Last week, the New America Foundation’s Early Education Initiative and Federal Education Budget Project (FEBP) rolled out a major expansion to FEBP’s education database. For the first time, the site includes data on pre-K in states and school districts. In collecting the data, we found that states and districts face significant obstacles in collecting reliable, comparable pre-K data. But we also found that one state deserves a closer look for its organized state of information on funding and enrollment at the district level: Florida.
Most states–Florida is no exception–fund pre-K programs run by public schools as well as programs run by community-based organizations (CBOs), which are typically private non-profit or for-profit groups. The problem with this structure, from a data-gathering perspective, is that it is very difficult to collect data on how many children are in publicly funded pre-K programs within the boundaries of a school district. States tend to report data on district-run programs separately from data on CBOs, and data on enrollment in programs run by CBOs are likely to include children who live in different school districts. A new report that accompanied the release of the data, Counting Kids and Tracking Funds in Pre-K and Kindergarten: Falling Short at the Local Level,examines the plethora of issues preventing good data collection efforts and thus hindering good policy.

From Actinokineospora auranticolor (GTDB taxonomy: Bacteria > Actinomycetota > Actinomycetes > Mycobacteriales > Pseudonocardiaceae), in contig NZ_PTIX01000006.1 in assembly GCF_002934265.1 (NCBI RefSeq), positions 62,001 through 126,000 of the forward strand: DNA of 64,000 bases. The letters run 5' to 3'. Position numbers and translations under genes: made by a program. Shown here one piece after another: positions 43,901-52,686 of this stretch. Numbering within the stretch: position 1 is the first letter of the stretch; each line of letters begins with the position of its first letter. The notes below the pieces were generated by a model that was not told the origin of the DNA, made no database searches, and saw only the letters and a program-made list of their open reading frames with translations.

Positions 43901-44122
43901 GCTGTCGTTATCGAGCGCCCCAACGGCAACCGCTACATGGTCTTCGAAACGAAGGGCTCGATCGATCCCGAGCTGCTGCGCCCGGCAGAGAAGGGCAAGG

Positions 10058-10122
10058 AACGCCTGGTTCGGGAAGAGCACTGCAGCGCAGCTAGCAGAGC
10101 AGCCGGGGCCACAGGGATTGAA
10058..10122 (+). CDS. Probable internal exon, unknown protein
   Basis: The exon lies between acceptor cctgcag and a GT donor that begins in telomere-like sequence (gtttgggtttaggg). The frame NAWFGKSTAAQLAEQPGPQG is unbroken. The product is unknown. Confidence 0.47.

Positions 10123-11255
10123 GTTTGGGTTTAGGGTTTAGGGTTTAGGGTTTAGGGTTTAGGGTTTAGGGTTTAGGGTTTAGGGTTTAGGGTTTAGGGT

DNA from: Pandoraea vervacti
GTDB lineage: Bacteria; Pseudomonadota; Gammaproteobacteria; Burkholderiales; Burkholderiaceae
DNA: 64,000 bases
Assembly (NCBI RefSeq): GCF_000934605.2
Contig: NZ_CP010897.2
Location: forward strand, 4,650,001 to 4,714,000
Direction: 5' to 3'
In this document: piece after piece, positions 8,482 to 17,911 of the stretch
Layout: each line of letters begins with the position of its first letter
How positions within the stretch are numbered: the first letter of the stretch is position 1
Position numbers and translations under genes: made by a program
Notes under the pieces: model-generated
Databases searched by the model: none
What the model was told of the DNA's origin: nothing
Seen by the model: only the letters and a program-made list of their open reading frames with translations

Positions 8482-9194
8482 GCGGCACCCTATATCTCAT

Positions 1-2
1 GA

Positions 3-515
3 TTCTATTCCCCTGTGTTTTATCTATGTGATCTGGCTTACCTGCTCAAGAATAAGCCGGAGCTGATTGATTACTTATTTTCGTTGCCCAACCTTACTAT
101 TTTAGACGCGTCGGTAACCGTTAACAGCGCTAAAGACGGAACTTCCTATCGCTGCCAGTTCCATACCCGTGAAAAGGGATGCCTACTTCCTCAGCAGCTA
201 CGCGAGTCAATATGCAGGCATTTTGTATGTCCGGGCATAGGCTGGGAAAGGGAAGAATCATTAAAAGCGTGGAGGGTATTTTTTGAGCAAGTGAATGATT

But it’s not all bad. In the course of collecting data and writing the report we discovered that Florida has found a way to track children enrolled and funding allocated to both district-run programs and CBOs within the structure of the school district.